A Chicago victory over eviction

October 12, 2009

Matt MacKellar tells how an activist campaign helped prevent a Chicago family grieving the loss of a loved one from being thrown out of their home.

A CHICAGO family threatened with an unfair eviction is celebrating after community members rallied to their defense and forced housing authorities to intervene on their behalf.

Rosetta Bledsoe had been taking care of three of her grandchildren--De'Ajah (age 14), Ty'Juan (age 12) and Ja'Kalah (age 9)--for most of their lives in their apartment in the Rogers Park neighborhood on the north side of Chicago. However, when she became ill with lung disease last year, the children's aunt, Erica Bledsoe (who is also Rosetta's daughter), moved in to help take care of them and Rosetta. When Rosetta died unexpectedly shortly afterward, Erica again stepped up and gained legal guardianship of the kids.

But within six weeks--as Erica was in the throes of trying to deal with her and the kids' grief, as well as maintain a stable home for them--Erica received a notice of eviction from Northpoint, the corporation that owns the subsidized housing in which they live.

Northpoint stated that the eviction action was against "Erica Bledsoe and unknown occupants," even though the kids' names were on the lease. A family that had already suffered so much was under threat of losing its home and the neighborhood where the children had grown up, gone to school and made friends. They didn't have other options and faced possible homelessness.

Erica Bledsoe rallies against the eviction of her family from their Rogers Park apartment
Erica Bledsoe rallies against the eviction of her family from their Rogers Park apartment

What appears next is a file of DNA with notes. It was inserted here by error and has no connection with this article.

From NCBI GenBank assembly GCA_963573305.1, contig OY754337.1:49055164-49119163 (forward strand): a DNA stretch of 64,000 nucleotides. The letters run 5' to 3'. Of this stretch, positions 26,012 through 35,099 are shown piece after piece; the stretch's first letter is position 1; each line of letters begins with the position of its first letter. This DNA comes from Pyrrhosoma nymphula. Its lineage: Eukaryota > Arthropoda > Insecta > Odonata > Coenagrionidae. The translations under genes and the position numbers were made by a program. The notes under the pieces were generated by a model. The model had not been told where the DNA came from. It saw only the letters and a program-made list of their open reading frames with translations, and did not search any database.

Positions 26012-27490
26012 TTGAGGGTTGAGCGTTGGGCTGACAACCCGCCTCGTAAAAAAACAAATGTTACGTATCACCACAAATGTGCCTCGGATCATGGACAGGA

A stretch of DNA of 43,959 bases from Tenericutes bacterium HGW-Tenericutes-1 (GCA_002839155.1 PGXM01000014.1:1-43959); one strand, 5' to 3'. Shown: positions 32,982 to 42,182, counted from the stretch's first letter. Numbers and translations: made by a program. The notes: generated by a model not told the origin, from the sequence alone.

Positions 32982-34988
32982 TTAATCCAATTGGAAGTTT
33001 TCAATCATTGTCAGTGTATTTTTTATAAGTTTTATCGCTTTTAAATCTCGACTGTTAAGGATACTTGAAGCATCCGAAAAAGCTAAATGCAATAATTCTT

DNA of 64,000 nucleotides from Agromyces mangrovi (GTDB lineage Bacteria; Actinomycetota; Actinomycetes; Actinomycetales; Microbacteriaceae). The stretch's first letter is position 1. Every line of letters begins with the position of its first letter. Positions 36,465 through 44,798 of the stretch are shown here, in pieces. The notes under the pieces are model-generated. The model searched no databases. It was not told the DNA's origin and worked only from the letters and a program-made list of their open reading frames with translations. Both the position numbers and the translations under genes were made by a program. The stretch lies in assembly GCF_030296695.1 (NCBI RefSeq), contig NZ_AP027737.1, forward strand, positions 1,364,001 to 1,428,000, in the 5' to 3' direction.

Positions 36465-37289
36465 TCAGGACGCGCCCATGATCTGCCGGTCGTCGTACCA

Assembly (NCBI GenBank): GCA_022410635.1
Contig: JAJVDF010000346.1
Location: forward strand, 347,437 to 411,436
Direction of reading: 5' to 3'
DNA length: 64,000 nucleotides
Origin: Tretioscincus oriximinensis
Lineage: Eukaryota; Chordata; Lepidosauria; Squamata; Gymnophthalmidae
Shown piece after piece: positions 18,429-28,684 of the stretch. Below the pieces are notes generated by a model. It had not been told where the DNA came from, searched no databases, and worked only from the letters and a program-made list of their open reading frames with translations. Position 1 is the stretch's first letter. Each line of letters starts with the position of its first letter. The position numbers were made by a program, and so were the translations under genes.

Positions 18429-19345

At this point, Erica enlisted the services of Matt Monahan and Nicki Bazer, two lawyers from the nonprofit Legal Assistance Foundation--and got word out to the community.

In July, a vigil was called to show support for Erica and the kids, as well as to knit together community activists such as Frank Edwards, a community organizer; Megan Cottrell, who writes a public housing blog called "One Story Up" on ChicagoNow.com; the group Northside Action for Justice; and the International Socialist Organization.

When a court date for a summary judgment was set for October 8, this group met in Erica's living room and formed an action coalition.

As we participated in that meeting, the injustice of the whole situation was brought home to me when Erica interrupted our conversation to call out to one of the kids, "Are you doing your homework?" Here was a young woman taking responsibility for the care of three young family members, trying to keep them focused on their schoolwork--and all the while the capriciousness of a corporation was threatening to tear away their home.

The action coalition started a campaign of gathering online and postcard petition signatures, canvassing the neighborhood and el stops, contacting media organizations, and organizing phone calls and e-mails to the Department of Housing and Urban Development (HUD) and the Illinois Housing Development Agency--the two agencies the control the federal funds Northpoint receives. That money, it might be added, was being using to pay private lawyers to try to evict the family.